Please keep in mind that these are rough estimates but they will get you in the ballpark.
Water rescue training
When it comes to water rescue training, crews should be ramping up their training to brush off the cobwebs and master new skills and techniques to ensure that we are prepared and operating at our best when the water-rescue calls begin.
Training levels: Remember that just because you’re a firefighter doesn’t mean you’re a water rescuer. NFPA 1006: Standard for Technical Rescue Professional Qualifications sets forth the guidelines for training and competency that we should all be adhering to regarding technical rescue.
Let’s do a quick refresher of the level of training required:
- If you get into and operate on a watercraft, then you should be trained and certified to the watercraft operations level.
- If you touch a motor and pilot the craft, then you should be trained and certified to the technician level.
- If you are around the water, then you should be trained to the awareness level.
- If you are performing shore-based rescues with throwing, reaching and rope systems, then you should be training in surface and swiftwater operations.
- If you think that you are going to intentionally enter the water as a swimmer to save someone, then you should be trained and certified as a swiftwater rescue technician.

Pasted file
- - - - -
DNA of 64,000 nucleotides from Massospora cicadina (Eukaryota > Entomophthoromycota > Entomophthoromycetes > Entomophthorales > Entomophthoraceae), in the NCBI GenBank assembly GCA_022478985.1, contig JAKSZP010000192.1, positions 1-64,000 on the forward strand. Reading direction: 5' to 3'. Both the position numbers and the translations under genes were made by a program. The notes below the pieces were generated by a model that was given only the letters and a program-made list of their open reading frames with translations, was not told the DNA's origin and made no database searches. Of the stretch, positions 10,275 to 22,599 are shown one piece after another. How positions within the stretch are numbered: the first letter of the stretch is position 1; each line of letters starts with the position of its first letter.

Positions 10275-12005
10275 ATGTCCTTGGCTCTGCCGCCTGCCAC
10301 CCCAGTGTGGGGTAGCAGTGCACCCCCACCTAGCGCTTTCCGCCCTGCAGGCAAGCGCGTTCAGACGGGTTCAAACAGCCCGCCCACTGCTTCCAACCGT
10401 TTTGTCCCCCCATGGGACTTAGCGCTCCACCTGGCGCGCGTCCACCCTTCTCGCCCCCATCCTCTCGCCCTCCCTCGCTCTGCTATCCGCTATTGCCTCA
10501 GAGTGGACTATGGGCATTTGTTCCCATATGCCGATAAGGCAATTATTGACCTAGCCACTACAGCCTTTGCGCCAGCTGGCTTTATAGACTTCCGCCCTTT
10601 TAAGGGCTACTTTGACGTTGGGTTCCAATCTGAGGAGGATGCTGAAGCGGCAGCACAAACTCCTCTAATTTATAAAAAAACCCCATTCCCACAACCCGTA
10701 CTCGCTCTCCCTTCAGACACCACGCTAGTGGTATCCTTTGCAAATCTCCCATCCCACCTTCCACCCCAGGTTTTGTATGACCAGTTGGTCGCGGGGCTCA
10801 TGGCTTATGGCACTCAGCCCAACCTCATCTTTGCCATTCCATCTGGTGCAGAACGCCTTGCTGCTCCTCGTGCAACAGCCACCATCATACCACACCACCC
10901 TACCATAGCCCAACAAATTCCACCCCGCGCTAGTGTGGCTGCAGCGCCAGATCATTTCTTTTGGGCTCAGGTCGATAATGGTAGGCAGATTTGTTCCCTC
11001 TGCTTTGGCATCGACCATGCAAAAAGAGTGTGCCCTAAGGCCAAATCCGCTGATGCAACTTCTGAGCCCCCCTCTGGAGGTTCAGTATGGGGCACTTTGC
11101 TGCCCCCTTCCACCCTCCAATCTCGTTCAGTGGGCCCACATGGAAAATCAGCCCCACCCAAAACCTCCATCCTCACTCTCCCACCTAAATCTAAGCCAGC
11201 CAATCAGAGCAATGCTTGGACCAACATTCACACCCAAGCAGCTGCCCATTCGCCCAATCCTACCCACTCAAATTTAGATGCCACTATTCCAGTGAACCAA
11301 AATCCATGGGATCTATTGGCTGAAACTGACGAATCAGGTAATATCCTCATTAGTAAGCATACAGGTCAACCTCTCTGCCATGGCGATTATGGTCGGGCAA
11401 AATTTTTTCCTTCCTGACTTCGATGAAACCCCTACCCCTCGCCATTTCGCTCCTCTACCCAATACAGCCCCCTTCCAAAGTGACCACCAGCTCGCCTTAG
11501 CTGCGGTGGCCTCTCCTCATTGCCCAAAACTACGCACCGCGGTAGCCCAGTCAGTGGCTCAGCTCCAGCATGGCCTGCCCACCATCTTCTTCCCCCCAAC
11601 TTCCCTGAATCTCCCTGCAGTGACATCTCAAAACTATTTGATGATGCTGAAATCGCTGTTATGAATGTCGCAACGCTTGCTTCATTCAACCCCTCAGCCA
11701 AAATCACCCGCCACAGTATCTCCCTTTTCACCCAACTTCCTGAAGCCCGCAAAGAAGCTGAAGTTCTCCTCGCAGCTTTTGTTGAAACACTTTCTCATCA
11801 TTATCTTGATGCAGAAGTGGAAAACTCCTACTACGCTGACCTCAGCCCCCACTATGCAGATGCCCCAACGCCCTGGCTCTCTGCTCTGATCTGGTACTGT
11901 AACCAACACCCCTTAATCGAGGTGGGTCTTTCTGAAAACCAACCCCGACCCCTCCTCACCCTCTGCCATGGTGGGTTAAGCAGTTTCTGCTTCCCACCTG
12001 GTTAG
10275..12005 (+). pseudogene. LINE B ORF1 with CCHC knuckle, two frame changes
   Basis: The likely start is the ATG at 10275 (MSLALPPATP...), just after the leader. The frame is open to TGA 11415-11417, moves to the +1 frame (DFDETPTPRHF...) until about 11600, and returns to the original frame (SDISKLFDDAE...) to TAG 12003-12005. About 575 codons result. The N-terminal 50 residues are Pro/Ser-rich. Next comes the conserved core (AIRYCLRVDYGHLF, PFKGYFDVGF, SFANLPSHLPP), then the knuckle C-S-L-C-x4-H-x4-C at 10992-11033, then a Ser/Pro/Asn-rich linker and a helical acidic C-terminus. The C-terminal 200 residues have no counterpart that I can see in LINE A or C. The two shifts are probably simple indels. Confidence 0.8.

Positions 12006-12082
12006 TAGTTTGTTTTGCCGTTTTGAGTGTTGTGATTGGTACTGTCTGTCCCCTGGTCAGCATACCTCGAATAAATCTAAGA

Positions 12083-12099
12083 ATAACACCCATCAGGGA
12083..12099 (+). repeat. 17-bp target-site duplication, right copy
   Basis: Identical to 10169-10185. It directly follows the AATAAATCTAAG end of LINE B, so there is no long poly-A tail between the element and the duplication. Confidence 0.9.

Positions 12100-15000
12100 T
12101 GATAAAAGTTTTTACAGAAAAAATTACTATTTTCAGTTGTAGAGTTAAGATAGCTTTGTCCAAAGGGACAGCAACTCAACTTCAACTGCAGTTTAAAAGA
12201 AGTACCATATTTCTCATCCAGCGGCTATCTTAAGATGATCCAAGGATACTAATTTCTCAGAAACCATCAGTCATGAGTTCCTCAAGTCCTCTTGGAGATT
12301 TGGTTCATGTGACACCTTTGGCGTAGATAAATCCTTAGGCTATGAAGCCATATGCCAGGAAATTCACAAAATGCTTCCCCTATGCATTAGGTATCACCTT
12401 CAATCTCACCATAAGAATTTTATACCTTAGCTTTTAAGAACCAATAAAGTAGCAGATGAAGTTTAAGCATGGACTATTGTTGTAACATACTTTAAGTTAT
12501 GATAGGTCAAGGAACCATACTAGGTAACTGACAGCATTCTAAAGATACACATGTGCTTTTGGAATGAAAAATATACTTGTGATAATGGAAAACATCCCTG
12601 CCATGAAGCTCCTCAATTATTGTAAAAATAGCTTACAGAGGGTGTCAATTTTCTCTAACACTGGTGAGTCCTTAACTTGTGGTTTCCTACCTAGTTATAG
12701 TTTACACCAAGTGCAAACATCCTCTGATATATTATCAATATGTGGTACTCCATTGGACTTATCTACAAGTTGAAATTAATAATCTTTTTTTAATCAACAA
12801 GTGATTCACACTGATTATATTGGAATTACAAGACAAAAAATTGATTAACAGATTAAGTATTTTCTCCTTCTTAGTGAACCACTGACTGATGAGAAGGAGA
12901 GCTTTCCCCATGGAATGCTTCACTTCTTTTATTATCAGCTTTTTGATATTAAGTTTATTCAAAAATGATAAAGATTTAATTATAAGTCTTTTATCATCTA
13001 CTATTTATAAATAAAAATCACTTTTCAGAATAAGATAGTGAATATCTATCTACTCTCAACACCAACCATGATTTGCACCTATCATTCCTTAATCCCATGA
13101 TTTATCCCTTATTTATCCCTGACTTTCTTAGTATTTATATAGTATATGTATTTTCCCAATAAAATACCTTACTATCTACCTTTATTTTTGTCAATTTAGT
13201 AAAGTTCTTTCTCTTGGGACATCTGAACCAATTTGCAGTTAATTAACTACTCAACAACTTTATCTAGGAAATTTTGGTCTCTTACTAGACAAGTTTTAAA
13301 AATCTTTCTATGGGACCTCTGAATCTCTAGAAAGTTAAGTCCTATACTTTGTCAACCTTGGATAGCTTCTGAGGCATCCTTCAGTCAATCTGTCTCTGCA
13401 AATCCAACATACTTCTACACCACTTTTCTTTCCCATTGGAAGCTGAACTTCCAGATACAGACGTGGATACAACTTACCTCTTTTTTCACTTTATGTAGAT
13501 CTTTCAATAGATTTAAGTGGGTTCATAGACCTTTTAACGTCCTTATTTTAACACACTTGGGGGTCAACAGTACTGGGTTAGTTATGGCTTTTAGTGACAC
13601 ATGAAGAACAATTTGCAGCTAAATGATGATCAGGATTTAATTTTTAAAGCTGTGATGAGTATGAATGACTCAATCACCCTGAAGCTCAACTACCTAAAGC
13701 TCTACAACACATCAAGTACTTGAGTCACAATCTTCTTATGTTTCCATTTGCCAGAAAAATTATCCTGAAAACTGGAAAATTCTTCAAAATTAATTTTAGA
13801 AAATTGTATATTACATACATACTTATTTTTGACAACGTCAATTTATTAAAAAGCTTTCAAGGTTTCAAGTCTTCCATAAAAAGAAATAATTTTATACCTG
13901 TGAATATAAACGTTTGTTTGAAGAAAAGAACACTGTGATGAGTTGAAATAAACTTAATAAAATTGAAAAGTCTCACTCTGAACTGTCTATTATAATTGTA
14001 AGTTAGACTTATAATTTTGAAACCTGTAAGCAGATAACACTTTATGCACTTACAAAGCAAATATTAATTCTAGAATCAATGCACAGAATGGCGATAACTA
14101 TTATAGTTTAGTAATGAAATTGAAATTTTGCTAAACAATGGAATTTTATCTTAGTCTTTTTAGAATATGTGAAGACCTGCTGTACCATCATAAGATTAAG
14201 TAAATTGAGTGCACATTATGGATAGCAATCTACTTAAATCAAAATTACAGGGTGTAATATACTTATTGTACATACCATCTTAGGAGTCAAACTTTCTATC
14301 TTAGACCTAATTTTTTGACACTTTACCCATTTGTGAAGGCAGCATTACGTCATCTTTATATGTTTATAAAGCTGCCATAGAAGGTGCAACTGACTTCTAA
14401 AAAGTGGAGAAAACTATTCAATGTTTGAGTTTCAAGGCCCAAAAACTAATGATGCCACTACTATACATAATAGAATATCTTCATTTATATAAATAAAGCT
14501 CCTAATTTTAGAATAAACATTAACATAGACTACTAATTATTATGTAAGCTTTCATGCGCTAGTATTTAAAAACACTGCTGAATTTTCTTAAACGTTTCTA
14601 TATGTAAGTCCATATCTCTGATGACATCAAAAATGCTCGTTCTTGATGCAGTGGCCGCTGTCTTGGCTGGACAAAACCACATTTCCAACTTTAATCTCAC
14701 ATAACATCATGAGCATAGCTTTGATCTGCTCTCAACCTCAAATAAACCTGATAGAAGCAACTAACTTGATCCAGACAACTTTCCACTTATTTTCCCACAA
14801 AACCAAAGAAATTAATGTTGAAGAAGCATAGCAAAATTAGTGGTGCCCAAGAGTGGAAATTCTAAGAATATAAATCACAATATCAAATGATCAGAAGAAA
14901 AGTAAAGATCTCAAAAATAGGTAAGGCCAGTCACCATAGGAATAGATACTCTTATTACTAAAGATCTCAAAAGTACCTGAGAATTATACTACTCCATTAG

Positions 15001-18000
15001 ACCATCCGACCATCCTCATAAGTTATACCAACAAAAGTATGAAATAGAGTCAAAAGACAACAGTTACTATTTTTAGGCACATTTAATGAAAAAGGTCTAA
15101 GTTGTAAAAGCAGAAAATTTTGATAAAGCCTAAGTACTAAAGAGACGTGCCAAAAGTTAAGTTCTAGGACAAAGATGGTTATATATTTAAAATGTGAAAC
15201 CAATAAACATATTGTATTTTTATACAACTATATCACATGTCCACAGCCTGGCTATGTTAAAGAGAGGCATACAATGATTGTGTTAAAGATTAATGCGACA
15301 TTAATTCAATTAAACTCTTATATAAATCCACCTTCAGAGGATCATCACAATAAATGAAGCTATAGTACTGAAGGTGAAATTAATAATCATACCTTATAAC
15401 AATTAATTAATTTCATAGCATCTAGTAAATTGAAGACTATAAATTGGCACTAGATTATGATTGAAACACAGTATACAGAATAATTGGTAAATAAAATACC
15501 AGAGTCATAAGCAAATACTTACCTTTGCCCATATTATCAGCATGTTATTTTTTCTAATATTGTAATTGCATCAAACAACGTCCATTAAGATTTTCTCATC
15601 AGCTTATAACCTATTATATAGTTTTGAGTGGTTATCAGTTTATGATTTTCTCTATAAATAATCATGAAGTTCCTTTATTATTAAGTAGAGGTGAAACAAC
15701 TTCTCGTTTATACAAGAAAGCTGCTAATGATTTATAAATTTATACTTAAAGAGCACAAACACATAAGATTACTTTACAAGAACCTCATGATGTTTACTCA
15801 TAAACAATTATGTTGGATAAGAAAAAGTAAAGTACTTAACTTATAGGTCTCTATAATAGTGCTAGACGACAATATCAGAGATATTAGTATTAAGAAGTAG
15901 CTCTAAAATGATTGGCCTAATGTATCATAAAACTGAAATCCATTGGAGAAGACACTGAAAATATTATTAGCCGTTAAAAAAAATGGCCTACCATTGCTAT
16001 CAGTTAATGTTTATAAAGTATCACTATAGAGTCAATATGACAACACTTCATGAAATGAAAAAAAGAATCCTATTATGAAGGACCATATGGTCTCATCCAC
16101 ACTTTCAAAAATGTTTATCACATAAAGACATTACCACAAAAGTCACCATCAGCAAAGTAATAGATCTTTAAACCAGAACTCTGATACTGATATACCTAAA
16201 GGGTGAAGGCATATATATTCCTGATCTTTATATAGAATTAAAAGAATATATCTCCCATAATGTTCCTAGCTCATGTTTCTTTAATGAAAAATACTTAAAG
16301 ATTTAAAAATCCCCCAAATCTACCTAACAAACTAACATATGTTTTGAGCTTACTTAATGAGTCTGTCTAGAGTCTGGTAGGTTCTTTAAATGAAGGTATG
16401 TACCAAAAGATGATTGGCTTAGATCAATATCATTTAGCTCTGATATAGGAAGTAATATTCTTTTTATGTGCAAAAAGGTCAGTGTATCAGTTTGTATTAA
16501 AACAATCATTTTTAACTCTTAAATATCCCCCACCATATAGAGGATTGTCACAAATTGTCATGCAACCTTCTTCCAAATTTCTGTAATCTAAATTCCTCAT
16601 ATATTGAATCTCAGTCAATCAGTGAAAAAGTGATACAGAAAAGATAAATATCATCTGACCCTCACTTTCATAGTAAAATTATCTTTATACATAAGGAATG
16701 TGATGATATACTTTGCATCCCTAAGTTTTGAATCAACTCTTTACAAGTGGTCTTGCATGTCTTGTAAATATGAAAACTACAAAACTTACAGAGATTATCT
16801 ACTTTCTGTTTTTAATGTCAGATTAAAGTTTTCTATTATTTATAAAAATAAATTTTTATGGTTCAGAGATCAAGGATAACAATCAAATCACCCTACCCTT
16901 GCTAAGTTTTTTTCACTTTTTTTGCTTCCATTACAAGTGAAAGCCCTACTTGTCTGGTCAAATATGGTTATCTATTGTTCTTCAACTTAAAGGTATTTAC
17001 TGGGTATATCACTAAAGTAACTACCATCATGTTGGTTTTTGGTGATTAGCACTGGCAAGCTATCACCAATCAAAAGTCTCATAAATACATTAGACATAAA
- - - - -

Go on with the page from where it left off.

There are additional training courses pertaining to specific water environments to train in, including flood water and surf water. Once you’ve homed in on what you are actually trained to do, start with the fundamentals and build out from there.
Training types: Most water rescues are accomplished with throw bags are reaching applications, so get the bags out, set up a trash can in the bay and initiate target practice. Get in all of your throws – underhand, side arm and overhand – and work hardest at the one where you need the most improvement. Once you’re on target with consistency at varying distances, switch to moving targets and head out to the river.